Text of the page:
Sir Thomas Penistone, was already studying at Oxford when, in 1607, Sir Alexander acquired Chadwell Place (also known as Longhouse Place – the source of the Chadwell street name, Longhouse Road). However, he was very likely to have visited Chadwell regularly, since Sir Alexander was his legal guardian as well as his step-father. A rather young Thomas appears alongside his mother in a portrait that currently hangs in Leeds Castle. O’Day notes (p. 254) that in 1610 (when he was 19, and not yet of full age), he accompanied his step-father on a visit to Sir Arthur Throckmorton. He married Martha Temple the following year. Martha “was venerated as a saint and a beauty … she was not as virtuous as her tomb suggests” (p. 36)
Sir Thomas Penistone was among a large number of gentleman in the retinue of the third Earl of Dorset – “one of the seventeenth century’s most accomplished gamblers and wastrels” according to Robert Cooper in The Literary Guide and Companion to Southern England (Ohio University Press, 1998). O’Day chronicles the ensuing affair between the Earl and Martha using Temple family sources as well as the diary of Anne Clifford, the Earl’s wife. The family appear to have turned a blind eye to this liaison. The affair ended in January 1619/20, when Martha was taken ill while at the house of Sir William Andrews (the husband of her sister Anne). She was taken to Stowe, but “my sister Penistone dyed at Stowe of the small pockes upon Friday night about 11 or 12 of the clock, being 14th January”.(p. 270) Sir Thomas Penistone remarried, but continued on good terms with his step family, and in 1633, his step-sister, Susan (who grew up in Chadwell), chose him rather than her brother James as a trustee for her marriage settlement when she married Sir Martin Lister.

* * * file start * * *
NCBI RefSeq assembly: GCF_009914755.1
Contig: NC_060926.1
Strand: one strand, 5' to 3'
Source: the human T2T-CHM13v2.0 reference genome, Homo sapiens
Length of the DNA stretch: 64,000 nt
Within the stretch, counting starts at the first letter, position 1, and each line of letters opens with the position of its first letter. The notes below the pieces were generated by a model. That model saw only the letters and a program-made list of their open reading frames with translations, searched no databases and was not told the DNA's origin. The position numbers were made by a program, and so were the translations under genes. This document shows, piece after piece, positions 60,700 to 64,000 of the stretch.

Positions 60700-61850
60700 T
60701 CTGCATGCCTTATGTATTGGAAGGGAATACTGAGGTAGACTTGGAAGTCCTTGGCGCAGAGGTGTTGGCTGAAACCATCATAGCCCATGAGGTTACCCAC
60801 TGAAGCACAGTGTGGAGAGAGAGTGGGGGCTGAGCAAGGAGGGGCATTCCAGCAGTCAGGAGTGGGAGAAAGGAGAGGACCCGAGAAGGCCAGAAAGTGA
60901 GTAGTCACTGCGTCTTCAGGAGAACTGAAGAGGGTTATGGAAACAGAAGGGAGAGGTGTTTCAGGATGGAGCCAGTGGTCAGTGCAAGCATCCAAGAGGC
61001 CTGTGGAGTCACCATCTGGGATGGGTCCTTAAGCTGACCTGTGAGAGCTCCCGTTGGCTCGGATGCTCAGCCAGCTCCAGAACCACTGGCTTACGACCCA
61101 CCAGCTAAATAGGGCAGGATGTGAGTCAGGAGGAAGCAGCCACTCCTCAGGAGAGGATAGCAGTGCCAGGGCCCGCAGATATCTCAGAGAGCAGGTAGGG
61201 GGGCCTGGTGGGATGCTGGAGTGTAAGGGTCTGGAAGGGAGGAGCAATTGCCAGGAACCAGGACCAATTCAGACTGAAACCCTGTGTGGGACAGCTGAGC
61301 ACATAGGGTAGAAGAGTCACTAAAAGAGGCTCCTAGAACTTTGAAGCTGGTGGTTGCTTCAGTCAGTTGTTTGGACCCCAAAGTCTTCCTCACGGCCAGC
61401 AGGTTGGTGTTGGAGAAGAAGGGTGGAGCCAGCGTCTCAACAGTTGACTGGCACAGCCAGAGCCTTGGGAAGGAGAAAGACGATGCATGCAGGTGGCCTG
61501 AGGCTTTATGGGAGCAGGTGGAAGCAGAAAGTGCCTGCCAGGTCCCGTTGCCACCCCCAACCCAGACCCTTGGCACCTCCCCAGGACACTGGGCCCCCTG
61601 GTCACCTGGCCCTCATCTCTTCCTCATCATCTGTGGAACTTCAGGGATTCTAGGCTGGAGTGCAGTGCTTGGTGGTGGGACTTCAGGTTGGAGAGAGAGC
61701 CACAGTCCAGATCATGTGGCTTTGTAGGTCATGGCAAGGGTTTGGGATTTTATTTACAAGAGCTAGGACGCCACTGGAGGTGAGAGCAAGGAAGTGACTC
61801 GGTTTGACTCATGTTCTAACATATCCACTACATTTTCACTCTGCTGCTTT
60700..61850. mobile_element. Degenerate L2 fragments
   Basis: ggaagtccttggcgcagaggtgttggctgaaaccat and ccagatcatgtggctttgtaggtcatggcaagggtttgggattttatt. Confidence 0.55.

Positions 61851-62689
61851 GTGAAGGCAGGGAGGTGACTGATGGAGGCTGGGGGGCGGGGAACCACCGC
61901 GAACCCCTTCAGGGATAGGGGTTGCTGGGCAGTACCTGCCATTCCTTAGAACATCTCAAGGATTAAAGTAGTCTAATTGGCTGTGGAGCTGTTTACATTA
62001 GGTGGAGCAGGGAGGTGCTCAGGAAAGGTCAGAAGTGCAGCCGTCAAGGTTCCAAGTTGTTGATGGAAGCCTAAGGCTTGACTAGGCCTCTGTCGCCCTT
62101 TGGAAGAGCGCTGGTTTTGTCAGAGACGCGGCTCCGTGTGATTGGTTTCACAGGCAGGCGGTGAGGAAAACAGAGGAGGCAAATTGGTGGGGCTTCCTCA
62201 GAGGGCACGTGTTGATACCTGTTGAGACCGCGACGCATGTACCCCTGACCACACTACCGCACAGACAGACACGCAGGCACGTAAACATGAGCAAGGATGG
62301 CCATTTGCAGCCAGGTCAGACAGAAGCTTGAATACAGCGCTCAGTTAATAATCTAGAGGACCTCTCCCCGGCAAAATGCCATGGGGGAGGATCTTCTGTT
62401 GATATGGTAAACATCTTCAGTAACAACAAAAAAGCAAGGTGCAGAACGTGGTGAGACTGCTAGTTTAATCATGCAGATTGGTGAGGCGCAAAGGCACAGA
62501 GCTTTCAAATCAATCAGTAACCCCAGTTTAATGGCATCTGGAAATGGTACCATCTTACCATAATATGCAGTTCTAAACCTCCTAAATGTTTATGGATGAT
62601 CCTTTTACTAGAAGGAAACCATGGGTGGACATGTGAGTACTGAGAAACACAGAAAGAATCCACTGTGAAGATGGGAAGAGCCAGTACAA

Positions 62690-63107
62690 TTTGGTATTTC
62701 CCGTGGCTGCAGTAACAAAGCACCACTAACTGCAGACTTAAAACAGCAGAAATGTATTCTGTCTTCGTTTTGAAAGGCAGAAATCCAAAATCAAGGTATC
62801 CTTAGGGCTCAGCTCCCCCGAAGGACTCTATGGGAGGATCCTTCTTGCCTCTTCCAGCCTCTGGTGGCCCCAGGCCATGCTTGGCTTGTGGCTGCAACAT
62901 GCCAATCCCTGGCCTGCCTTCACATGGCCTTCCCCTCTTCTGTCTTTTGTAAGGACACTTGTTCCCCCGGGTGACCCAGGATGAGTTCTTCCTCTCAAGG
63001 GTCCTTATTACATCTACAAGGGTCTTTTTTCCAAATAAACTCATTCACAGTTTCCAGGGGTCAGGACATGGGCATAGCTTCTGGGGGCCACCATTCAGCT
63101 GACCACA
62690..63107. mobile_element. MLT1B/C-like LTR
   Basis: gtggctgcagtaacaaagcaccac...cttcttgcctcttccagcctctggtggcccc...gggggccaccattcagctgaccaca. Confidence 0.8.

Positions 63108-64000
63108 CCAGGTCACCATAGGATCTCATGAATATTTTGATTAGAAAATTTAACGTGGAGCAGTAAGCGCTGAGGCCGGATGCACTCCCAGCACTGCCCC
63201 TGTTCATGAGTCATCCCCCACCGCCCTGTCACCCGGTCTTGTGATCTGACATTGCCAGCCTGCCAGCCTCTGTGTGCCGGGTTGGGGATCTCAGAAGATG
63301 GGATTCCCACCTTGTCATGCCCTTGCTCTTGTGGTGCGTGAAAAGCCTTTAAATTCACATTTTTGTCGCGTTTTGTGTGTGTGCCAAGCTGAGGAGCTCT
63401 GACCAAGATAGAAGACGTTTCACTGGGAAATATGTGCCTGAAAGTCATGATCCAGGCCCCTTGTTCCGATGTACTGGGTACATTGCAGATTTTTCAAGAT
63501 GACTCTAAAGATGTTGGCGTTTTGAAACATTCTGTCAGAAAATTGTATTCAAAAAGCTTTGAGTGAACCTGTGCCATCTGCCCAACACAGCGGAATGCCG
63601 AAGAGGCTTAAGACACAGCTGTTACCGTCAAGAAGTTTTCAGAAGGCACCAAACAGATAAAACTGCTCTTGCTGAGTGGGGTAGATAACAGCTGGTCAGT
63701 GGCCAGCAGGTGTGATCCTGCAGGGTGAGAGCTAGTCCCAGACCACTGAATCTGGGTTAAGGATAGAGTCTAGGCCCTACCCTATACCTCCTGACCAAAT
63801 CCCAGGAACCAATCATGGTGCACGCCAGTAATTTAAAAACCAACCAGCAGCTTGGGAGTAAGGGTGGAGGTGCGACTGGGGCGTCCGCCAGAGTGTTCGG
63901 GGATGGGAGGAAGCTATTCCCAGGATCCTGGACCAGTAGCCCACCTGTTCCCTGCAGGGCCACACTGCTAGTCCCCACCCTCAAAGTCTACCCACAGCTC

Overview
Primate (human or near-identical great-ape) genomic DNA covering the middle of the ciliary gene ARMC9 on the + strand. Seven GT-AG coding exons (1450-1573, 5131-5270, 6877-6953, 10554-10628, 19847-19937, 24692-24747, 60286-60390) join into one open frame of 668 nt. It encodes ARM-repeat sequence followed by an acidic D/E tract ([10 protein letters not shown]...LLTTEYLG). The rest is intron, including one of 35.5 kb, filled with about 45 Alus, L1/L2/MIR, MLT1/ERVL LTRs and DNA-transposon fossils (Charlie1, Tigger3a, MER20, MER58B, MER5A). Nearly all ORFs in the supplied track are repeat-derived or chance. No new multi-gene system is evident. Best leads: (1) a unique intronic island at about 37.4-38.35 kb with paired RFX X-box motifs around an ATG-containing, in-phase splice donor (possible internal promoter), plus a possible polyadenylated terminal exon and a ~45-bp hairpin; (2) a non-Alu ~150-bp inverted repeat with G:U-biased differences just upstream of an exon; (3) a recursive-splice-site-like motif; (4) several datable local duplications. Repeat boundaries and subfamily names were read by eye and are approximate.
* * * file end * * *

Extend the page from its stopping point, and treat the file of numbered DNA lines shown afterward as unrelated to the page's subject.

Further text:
O’Day’s book is a tour de force, combining the use of the extensive Temple archive in the Huntington Library in California with documents from numerous record offices in the UK. The specific details of the life of Sir Thomas and Dame Hester are used to illustrate and comment on social and political issues of much wider relevance. At £75, it is good value but not cheap and it will not be an automatic purchase for its Thurrock local history content. However, it is essential reading for any student of the period.
We learned this week of the death of Terry Carney who was a former curator of the Thurrock Local History Museum – the museum curator had not yet metamorphosed in to a Heritage Officer. He spoke to the society on many occasions including a talk marking the publication of Thurrock in the Thirties, an accompanying volume to his earlier Thurrock in the Twenties.
In those days, the museum organised local history walks during the summer. I signed up for the Belhus walk. When I arrived, Terry told me I was the only person to do so. We waited a short while to see whether anyone else turned up, but when they didn’t, Terry and I set off on our own. We had a fascinating couple of hours as he talked about the mansion and visited the ice house. Then he took me in to the woods to see the site of a former pottery.
When he retired, I was privileged to be invited to his farewell dinner – at Mumford’s, the fish and chip shop. I bumped in to him from time to time thereafter. Once at the train station, but more often (though not frequently) at funerals for departed Thurrock local historians. The diminishing band of current local historians will say their last respects to him in March.